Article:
Lake Champlain algae drives down property values

29 Aug 2015 | Author: | No comments yet »

Algae drives down property values on Lake Champlain.

GEORGIA, Vt. (AP) — The two cottages on the shore of Lake Champlain will someday be passed down to her children but Enid Letourneau worries the algae that turns the shoreline pea-soup green each August means they won’t amount to much of an inheritance. “Would you go swimming in that? The algae, which can be toxic to humans and dogs, prompted the town of Georgia to reduce the property values $50,000 each on 34 mostly summer camps on St. Albans Town docked the values of some other lakefront homes — but she’s not happy about it. “I was kind of looking forward to being able to leave something for my children,” she said. “Maybe they’ll clean it up but I don’t have a lot of hope.” The toxic algae blooms that kill aquatic life and degrade the water quality on the lake have grown, fed by phosphorus-laden runoff of rain and snowmelt from farms, roads and parking lots and discharges from municipal wastewater treatment plants. Environmental Protection Agency this month set a new pollution reduction goal for the Vermont side of the Lake Champlain and state officials said they were already working on long-term plans to meet those goals by keeping pollutants from rivers and streams that feed the lake. EPA scientists have been working with state counterparts for years on the best way to reduce phosphorous runoff into the lake that has been increasing despite decades of efforts and tens of millions of dollars spent.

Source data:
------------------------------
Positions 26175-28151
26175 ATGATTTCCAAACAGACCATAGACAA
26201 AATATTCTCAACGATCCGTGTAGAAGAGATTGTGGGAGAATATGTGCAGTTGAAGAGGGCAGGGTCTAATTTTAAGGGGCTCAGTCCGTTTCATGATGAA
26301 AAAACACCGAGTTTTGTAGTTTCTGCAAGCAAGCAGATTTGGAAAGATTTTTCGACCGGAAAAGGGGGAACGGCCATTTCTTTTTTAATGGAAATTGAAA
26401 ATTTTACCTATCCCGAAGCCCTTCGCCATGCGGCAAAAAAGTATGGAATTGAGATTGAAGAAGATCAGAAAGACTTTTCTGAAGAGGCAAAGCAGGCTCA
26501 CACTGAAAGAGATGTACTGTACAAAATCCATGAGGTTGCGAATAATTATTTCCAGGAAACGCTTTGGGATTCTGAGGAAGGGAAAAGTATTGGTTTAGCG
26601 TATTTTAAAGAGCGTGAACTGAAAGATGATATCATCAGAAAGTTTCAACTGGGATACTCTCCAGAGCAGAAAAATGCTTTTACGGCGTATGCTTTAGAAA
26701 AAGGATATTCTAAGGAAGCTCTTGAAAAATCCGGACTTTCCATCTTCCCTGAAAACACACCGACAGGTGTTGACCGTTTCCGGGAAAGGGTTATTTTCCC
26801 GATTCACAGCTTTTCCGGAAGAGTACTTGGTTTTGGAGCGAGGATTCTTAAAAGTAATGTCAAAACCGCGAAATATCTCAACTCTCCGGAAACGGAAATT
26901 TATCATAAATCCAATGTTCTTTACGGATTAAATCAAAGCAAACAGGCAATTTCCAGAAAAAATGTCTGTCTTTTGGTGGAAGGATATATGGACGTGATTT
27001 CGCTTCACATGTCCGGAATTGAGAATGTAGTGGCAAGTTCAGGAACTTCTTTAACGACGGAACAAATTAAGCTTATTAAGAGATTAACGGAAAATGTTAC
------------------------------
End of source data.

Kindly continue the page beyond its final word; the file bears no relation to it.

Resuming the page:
Owners of other properties, mostly seasonal camps ranging in price from $77,000 to around $221,000, said they’ll take the tax break and deal with the algae as necessary. The lost tax revenue — about $8,000 — “is not going to make us or break us” because of other property valuations and a tax increase, said Assistant Select Board Chairman Matt Crawford.

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